Two years ago, threatening flood waters in Arizona's desert growing areas pushed lettuce prices higher than they'd ever been before. Panic buying drove the wholesale price of a carton of 24 heads of lettuce higher than $30. In the produce section, those increases were reflected in retail prices of more than $2 a head.
The next month and a half may make those times seem like the good old days.
With a head of iceberg lettuce already selling for as much as $1.99 near the end of the desert growing season (for all intents and purposes, the last shipments went out last Friday), retailers are now faced with the opening of harvest in the storm-damaged Huron district in the San Joaquin Valley. Six weeks from now, that harvest will shift to the Salinas Valley, parts of which are still under water.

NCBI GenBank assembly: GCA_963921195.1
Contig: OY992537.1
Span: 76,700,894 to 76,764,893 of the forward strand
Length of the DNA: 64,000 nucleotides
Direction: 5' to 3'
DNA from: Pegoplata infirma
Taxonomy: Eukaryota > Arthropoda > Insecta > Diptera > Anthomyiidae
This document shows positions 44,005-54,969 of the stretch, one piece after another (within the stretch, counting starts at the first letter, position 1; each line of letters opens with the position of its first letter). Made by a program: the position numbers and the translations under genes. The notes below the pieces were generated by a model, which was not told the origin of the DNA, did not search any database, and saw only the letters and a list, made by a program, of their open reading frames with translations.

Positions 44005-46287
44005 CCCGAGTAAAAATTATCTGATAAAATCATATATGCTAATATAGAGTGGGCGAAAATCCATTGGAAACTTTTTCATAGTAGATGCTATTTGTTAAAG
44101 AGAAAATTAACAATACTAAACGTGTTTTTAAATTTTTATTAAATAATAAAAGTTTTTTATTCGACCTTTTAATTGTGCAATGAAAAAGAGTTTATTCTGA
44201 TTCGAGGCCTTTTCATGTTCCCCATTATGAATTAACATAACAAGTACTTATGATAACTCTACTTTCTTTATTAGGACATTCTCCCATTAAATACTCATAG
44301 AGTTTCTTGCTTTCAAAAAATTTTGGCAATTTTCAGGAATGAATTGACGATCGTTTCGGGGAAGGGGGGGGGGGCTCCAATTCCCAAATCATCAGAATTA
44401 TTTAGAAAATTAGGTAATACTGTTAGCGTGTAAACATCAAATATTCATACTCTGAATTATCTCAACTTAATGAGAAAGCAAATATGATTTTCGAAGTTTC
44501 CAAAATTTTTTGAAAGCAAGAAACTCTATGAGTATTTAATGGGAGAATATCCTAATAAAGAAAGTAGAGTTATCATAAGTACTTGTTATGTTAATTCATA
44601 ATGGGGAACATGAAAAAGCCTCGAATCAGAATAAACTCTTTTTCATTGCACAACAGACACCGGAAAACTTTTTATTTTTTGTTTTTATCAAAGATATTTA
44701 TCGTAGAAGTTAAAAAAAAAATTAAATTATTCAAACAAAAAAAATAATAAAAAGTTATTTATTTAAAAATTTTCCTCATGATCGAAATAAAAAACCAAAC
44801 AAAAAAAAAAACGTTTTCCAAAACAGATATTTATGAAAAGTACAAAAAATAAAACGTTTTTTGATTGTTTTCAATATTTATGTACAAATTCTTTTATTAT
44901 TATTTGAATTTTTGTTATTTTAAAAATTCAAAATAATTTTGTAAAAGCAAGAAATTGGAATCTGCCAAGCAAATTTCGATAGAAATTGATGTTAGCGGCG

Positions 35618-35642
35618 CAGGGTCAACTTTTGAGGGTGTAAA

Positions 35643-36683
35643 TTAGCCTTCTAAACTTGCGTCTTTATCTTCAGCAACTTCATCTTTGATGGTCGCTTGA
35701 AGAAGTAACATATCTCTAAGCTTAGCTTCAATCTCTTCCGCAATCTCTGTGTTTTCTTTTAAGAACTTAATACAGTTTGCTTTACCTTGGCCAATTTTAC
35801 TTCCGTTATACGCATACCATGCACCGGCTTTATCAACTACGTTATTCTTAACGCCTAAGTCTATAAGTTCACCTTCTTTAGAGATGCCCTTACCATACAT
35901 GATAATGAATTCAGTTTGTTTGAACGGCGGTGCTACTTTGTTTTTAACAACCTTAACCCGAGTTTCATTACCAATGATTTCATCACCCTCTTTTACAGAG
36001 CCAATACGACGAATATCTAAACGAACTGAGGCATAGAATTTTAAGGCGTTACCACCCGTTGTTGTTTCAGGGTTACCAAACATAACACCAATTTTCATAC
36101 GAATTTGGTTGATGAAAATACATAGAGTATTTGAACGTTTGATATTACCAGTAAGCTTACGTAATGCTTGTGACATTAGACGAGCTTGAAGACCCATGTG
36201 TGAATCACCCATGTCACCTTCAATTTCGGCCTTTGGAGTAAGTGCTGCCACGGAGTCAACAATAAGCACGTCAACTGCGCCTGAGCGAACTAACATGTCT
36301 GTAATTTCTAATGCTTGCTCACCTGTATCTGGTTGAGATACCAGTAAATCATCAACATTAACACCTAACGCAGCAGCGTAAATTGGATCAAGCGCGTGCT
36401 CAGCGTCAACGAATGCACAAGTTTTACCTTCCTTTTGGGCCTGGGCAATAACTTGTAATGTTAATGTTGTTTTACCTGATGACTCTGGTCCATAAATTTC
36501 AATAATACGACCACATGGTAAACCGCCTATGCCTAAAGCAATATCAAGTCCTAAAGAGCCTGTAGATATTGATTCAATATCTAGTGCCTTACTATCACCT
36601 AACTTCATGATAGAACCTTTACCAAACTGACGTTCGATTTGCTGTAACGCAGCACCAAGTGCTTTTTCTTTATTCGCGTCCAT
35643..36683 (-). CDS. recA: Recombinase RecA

"We will always have product available," says Derek Derdivanis, a managing partner for produce broker Fresh Network. "But we are going to see prices that we have not been familiar with."
Already, wholesale prices are heading toward the $30 a carton mark. At this time of year, given a typical harvest, that same carton would normally sell for between $5 and $10.
On the other hand, it's important to remember that the high 1993 market was due more to a fear of a crop shortage than an actual shortage. Also, even in the Huron district, which begins harvesting this week, it will take several days to determine exactly how much of the crop is damaged. That is doubly true for the Salinas Valley crop, which is still six weeks away.
At this point, the state Department of Food and Agriculture estimates the iceberg lettuce harvest for the year will be down less than 4%, spokesperson Emma Suarez says. "This would not justify this kind of pricing over an extended period, though in the short term you might see supply gaps that could cause it."